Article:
Family status can throw up a whole number of complicated issues for HR professionals but a recent case in Ontario proves there are limits to how far employers legally have to go in terms of accommodation.
In Flatt v Canada,
the Federal Court of Appeal addressed the issue of whether the decision to breastfeed is protected by human rights legislation – employee Laura Marie Flatt filed the grievance after she was unable to reach an agreement with her employer that would allow her to continue breastfeeding.
Flatt alleged that her employer, the Treasury Board of Canada, failed to accommodate her and was therefore discriminating on the basis of sex and family status.
Following her one-year maternity leave and subsequent four-month unpaid extension, spectrum management officer Flatt sought a teleworking arrangement which would allow her to telework two days a week – on the three days she would be in the office, Flatt proposed to take two 45 minute breaks to attend her child’s day-care in order to breastfeed. The breaks, Flatt requested, would be included in her paid hours rather than her lunch breaks.
While the TBC largely agreed with Flatt's proposal, the company raised concerns with her hours of work, noting that they were to total 37.5 hours per week excluding lunch breaks and the time associated with breastfeeding.
Flatt’s employer also contended the suggestion that the arrangement would last for one year. Rather than negotiate through the disagreement, Flatt proposed an entirely new arrangement and the TBC subsequently offered the following three options in order to accommodate her request:
- Work from home one day a week and work in the office four days a week, working a minimum of 7.5 hour a day when in the office.
- Work part-time.
- Continue on unpaid leave until her nursing is complete.
Unable to reach agreement, Flatt filed a grievance which was eventually dismissed by the Public Service Labour Relations and Employment Board and later the Federal Court of Appeals. Here’s why:
“The Board found that Flatt's evidence did not meet the second and third factors of the Johnstone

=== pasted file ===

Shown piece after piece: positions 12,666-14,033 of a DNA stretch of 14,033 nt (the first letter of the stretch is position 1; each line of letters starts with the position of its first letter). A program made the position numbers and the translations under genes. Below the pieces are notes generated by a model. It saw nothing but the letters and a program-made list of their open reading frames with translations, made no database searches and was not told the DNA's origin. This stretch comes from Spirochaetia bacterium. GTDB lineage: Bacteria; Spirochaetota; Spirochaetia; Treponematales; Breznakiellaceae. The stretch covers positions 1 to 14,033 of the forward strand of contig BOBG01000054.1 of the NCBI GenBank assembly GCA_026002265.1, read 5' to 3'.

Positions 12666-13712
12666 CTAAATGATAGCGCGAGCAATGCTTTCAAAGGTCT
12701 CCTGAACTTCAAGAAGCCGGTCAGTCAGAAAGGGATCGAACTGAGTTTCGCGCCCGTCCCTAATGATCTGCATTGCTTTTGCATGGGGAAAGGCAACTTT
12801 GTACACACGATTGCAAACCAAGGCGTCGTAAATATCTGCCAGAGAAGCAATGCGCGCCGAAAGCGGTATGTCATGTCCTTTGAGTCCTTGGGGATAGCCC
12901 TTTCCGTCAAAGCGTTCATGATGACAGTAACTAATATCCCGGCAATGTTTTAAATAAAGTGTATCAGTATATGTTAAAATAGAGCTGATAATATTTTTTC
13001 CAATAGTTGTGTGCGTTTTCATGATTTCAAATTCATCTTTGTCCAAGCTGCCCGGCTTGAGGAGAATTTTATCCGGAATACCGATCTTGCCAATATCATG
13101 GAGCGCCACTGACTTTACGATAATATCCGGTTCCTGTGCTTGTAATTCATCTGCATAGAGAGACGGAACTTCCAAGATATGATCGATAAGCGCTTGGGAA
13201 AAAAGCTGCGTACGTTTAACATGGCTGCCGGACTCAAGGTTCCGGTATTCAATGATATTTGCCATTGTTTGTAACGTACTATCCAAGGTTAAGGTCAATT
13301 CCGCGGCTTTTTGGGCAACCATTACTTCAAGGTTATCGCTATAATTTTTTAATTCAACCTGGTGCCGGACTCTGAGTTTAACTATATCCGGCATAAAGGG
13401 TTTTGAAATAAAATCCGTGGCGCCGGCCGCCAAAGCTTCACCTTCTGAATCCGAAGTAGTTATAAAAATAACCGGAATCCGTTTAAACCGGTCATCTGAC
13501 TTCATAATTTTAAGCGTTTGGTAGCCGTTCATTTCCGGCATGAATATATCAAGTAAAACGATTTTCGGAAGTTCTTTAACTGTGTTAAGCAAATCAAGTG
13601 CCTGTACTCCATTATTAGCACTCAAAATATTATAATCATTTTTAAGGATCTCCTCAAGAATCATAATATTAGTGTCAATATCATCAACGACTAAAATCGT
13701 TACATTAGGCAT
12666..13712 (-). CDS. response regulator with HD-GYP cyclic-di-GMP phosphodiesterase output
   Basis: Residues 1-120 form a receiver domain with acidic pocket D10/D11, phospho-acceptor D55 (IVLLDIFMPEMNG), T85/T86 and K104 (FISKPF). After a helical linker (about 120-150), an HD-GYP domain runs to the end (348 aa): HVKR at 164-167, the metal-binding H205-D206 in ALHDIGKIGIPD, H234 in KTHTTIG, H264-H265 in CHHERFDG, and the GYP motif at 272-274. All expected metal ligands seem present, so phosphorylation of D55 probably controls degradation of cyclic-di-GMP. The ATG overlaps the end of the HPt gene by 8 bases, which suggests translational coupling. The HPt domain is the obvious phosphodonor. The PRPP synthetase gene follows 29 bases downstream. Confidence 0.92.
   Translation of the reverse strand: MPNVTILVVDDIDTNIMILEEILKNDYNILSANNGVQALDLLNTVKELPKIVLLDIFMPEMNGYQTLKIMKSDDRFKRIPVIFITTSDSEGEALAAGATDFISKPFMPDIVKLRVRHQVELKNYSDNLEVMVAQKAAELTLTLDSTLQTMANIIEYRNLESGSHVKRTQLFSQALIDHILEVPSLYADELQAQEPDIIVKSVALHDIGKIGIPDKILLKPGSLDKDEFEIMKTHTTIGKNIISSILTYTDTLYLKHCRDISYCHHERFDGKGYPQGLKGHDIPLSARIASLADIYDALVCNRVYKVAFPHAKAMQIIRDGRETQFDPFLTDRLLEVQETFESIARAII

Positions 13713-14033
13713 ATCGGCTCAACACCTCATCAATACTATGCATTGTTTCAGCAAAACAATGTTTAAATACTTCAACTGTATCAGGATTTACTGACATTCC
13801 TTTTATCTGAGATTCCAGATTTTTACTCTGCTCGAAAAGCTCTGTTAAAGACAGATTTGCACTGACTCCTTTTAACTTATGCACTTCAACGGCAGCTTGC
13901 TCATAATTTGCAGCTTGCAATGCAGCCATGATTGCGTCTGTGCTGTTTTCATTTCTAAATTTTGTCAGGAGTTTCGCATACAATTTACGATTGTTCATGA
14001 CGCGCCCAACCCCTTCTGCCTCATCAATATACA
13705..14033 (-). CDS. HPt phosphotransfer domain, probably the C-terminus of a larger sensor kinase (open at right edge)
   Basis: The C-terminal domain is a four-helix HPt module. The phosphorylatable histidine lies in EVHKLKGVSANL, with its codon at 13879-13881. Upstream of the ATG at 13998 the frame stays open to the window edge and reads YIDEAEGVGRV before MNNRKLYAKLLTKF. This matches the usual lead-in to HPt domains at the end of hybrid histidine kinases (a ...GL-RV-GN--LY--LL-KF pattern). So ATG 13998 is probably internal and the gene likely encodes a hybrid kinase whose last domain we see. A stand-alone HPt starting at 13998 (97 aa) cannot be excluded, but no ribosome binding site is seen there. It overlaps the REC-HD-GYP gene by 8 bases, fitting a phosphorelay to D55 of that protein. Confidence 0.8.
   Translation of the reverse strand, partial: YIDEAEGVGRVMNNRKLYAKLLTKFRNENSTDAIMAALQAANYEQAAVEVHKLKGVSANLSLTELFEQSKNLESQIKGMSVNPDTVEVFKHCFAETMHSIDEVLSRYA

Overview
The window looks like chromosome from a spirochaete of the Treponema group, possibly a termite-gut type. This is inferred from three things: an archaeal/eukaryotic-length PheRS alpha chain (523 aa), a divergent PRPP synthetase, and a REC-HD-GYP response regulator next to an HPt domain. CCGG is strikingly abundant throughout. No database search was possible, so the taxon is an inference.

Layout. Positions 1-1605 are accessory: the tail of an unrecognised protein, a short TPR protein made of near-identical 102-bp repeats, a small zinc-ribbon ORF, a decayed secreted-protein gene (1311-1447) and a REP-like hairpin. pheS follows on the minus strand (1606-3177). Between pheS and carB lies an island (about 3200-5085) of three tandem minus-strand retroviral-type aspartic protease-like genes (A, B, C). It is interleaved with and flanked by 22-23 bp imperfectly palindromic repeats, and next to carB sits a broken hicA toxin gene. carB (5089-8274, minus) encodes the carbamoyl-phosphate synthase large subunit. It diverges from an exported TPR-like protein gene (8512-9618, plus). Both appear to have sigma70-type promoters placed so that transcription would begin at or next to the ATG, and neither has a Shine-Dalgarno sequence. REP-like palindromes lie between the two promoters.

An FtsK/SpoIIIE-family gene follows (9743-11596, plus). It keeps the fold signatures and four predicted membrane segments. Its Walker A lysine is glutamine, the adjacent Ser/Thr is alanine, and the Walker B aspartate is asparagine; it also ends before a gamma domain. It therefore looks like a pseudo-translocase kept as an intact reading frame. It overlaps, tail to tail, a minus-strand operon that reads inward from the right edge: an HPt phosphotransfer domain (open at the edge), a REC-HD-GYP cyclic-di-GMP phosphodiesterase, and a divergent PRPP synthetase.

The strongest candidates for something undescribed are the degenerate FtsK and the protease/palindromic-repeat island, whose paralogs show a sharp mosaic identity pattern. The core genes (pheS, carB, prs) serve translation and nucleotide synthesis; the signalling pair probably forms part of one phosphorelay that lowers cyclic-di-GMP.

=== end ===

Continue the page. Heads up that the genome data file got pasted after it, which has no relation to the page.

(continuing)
test to establish a prima facie
case of discrimination,” explains leading employment law
yer Ashley Savinov.
Before the FCA, the parties agreed that the issue should be decided in accordance with Canada (Attorney General) v Johnstone
, 2014 FCA 110, which set out four requirements necessary to establish a prima facie
case of discrimination on the basis of family status.
These factors are as follows:
- The child is under the care and supervision of the employee
- The childcare obligation engages the employee's legal responsibility for that child, as opposed to a personal choice.
- The employee has made reasonable efforts to meet those childcare obligations through alternative solutions, and no such alternative solution is reasonably accessible.
- The workplace rule interferes in a manner that is more than trivial or insubstantial with the fulfilment of the childcare obligation.
While there was no doubt that Flatt's child was under her care, meeting the first factor in the Johnstone
test, she had not met the second and third factors, explains Savinov.
“In light of this decision and several decisions in recent years regarding a claim of discrimination on the grounds of family status, employers must be increasingly cognizant of their duty to accommodate employees to the point of undue hardship with respect to the requests of employees to schedule work around their legal childcare obligations which can include breastfeeding,” she advises.
“The FCA, while finding no discrimination on the facts of this case, certainly did not close the door to such findings in the future where the evidence established discrimination based on an employee's legal responsibility as compared to a personal choice.”
Savinov added that, in order to be successful with such a claim, an employee would need to prove that returning to the workplace was incompatible with breastfeeding.
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